Biomedical engineers have found a critical component for growing self-healing muscle tissues from adult muscle the immune system. The discovery in mice is expected to play an important role in studying degenerative muscle diseases and enhancing the survival of engineered tissue grafts in future cell therapy applications. The study was published in Nature Biomedical Engineering.
In 2014, the group led by Nenad Bursac, professor of biomedical engineering at Duke, debuted the world's first self-healing, lab-grown skeletal muscle. It contracted powerfully, integrated into mice quickly and demonstrated the ability to heal itself both inside the laboratory and inside an animal.
The milestone was achieved by taking samples of muscle from rats just two days old, removing the cells, and "planting" them into a lab-made environment perfectly tailored to help them grow.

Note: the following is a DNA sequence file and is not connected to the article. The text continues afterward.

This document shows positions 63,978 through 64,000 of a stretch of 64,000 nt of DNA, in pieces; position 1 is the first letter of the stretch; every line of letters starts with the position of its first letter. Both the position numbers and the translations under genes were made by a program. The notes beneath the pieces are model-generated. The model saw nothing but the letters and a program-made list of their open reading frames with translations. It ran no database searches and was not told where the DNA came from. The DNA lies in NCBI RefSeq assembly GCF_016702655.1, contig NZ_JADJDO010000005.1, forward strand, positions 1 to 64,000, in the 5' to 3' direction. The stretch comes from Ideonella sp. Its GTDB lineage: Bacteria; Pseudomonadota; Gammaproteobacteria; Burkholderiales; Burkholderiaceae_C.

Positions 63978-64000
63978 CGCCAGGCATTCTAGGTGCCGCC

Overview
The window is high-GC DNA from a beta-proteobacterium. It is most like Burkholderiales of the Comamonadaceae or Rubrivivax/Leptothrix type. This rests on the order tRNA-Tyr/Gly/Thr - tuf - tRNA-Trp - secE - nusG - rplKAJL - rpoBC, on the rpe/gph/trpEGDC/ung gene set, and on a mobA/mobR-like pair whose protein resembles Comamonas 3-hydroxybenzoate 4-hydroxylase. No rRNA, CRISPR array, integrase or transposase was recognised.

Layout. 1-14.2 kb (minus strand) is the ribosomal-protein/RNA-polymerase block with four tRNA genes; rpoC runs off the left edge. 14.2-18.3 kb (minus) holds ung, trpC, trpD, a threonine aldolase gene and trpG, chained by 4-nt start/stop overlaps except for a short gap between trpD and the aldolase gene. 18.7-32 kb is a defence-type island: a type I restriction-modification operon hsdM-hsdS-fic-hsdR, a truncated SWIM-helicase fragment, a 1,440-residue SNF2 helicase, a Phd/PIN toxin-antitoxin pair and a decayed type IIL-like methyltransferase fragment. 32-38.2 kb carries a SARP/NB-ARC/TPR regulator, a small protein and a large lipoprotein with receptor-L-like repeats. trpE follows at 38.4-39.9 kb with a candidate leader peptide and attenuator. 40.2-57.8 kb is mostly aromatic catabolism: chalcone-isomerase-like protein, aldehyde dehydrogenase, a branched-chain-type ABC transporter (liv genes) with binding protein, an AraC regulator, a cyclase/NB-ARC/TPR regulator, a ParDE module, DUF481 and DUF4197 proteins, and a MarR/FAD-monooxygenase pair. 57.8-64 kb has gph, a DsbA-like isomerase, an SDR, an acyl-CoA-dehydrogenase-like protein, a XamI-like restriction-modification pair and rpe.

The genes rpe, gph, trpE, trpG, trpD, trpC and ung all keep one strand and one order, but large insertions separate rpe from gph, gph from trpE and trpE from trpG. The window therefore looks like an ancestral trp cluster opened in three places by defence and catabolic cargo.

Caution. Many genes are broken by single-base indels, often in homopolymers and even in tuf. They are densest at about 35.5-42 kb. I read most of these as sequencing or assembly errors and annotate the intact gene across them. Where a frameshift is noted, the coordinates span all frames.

Besides a three-dimensional scaffolding and plenty of nutrients, this environment supported the formation of niches for muscle stem cells, known as satellite cells, that activate upon injury and aid the regeneration process.
For potential applications with human cells, however, muscle samples would be mostly taken from adult donors rather than newborns. Many degenerative muscle diseases do not appear until adulthood, and growing the muscle in the lab to test drug responses for these patients would benefit from the use of the patient's own adult cells.
There's just one problem lab-made adult muscle tissues do not have the same regenerative potential as newborn tissue. Moreover, bone-marrow-derived macrophages within engineered tissues implanted in a mouse dorsal window-chamber model augmented blood vessel ingrowth, cell survival, muscle regeneration, and contractile function.